However, these tools have built-in limitations:
- Productivity systems help you accomplish what you want to do, but don’t tell you what to do.
- Wellness apps can fulfill our needs and help us survive, but thriving requires meaning, which ironically requires the responsibility we may have otherwise found by not having the wellness apps.
- An algorithm can be configured to predict what we want, but not whether it’s a good idea for the context.
- Machine learning algorithms are acting according to averaged-out behaviors, so exclusively trusting one will lead to a very average experience by an entity with zero understanding of how or why those things exist.
Online, you’ll find many people who accumulate piles of information. There are dozens of guides on the CSS spinner element, making your own carburetor cleaner, and how to make gluten-free strawberry rhubarb pie. We typically trust the social media algorithms will sift it, which has gotten us to where we are today.
However, we need more well-managed information, not just a better way to sift it.
Information is, by its very essence, linked to many other pieces of information. The only way we are even capable of understanding anything is by “tagging” all the information in our minds with other information.
To that end, all the decent organization systems have a few built-in features:
- Tagged groups, which are non-exclusive and user-made.
- The means to create more tags as-needed.
- Permutations, divergences, and convergences of groups, as-needed.
- A built-in “miscellaneous” section for any groups, as-needed.
However, this isn’t well-organized enough to combat the heavy piles of information presented to us, and we need a more direct assault. We are frequently unaware of our own philosophical precedents, so we incessantly presume meanings of words without clearly understanding them.
Clearly demarcating black-and-white distinctions forces us out of any cognitive dissonance we may have been maintaining, which is why we must always have permanent, completely exclusive categories:
- While multiple perspectives are acceptable to work with the information, only one perspective is “truth” for the purpose of organizing.
- Any “sporks” or “miscellaneous” elements are new categories or sub-categories, even if not explicitly stated.
- If the “truth” perspective starts becoming unreasonable, the entire system requires re-analysis, with the possibility of rebuilding all or part of the entire system.
Language codifies how we understand, and all the work is designed to build the information into as few words as possible. The ultimate goal is to associate the meaning we’ve built directly with our feelings.
Once something seeps into our subconscious, we start developing principles, which build pre-existing rules for how we should live. Over time, it frees us up to better work with information through a type of “mental automation“.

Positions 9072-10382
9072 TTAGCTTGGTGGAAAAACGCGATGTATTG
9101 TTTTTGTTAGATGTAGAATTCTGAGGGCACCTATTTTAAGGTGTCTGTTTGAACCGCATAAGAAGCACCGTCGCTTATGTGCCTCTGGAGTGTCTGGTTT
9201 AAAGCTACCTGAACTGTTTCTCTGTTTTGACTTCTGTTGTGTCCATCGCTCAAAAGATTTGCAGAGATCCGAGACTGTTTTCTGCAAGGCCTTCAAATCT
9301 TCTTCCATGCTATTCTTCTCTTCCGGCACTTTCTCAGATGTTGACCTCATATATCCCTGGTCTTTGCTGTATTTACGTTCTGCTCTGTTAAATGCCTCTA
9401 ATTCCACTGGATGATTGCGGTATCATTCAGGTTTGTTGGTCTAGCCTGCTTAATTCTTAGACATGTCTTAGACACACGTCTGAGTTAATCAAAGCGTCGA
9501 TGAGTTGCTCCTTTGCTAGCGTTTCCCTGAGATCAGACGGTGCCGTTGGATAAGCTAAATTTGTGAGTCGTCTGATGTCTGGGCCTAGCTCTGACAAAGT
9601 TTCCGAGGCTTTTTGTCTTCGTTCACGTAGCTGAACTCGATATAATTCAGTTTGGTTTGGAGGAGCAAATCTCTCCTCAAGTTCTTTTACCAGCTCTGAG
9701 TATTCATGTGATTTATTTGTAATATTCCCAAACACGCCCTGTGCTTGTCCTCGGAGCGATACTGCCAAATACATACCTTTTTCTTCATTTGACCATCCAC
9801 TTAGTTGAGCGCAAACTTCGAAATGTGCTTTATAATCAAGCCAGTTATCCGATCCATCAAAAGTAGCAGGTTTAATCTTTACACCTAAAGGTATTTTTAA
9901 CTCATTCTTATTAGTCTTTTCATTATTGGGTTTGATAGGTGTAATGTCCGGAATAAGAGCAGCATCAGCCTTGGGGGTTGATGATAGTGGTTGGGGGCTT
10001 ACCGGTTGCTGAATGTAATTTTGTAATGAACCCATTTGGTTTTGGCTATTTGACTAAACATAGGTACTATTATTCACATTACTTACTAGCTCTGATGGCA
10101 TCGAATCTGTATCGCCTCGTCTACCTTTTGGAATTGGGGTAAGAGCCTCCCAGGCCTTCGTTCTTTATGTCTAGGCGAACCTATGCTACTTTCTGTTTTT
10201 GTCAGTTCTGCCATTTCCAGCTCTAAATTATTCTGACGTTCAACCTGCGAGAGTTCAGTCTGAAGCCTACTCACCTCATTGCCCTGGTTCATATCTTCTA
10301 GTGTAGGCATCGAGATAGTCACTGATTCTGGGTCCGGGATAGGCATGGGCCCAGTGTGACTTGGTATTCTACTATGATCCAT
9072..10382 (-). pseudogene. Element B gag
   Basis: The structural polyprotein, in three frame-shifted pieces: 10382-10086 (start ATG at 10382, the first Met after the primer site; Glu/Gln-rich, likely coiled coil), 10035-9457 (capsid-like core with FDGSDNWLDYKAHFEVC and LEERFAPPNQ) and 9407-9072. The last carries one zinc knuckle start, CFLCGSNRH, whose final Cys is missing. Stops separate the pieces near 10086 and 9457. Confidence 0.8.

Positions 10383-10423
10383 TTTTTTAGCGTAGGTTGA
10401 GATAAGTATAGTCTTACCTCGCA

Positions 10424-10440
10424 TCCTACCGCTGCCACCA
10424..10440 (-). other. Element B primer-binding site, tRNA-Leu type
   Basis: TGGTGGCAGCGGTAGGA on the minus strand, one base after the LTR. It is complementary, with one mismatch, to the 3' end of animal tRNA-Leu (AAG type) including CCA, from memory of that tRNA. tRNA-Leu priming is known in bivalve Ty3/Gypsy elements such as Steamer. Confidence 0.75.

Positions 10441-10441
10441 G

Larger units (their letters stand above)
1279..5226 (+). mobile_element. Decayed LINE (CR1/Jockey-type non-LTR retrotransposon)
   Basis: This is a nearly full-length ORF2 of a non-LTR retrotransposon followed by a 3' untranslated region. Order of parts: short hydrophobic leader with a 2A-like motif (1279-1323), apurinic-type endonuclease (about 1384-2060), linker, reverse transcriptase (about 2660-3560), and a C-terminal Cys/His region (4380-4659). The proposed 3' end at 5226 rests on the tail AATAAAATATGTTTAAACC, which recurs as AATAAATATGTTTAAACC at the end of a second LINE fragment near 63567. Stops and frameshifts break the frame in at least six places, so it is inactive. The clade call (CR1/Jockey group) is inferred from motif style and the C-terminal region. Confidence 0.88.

For myself, I have a few dogmatic rules to avoid unproductive information:
- There is always truth, even when it’s unknowable or without consensus, and the only meaningful dialogue comes through discussing whatever truth we have.
- Truth won’t contradict itself later, though it may be imprecise and need caveats at a later time. It’s reliable truth if its broad-sweeping practical implications don’t change.
- No matter the truth, someone in the room will disagree, and that conflict has 2 productive uses:
- The highest form of meaningful living requires love for others, which considers others’ interests equally with one’s own. Love focuses equally on truth and the individuals’ feelings about that truth.
- Agrippa’s Trilemma means the place for truth isn’t self-referenced, and is inherently a religious matter. We fight and kill over where that information resides, but the only solution (albeit not very reliably) is to incorporate love.
- We learn most things through trial-and-error before they’re “known good“, so there will be lots of screwups along the way. It does save tons of effort to know what is deductively true (Rule 1), but nobody will agree on it (Rule 3).
Your own dogmatic rules will vary, but should distill into equally potent axioms.
Someday, I expect this trend to normalize, and we may be moving there soon. However, this information blast will only slow down when two conditions happen at once:
- The culture shifts to hate “junk” information, which requires them at least somewhat agreeing on what’s important.
- The culture normalizes sifting out the bad information and tuning it out, which involves them all being tech-savvy or novelty-resistant enough to not over-consume.
The approach would start with a well-managed social media outlet, then work outward as the higher-quality content went viral.
This will likely not happen in my lifetime, so until then:
- Opt out.
- Avoid the endless wall of “feeds”.
- Limit RSS use.
- Limit podcasts.
- Make hard limits to your reading/watching lists, or work hard to shave them down.
- Find security in community.
- If you’re doing anything mindlessly involving consuming information, pay more attention to what you’re doing.
- Try to only do important things with your life.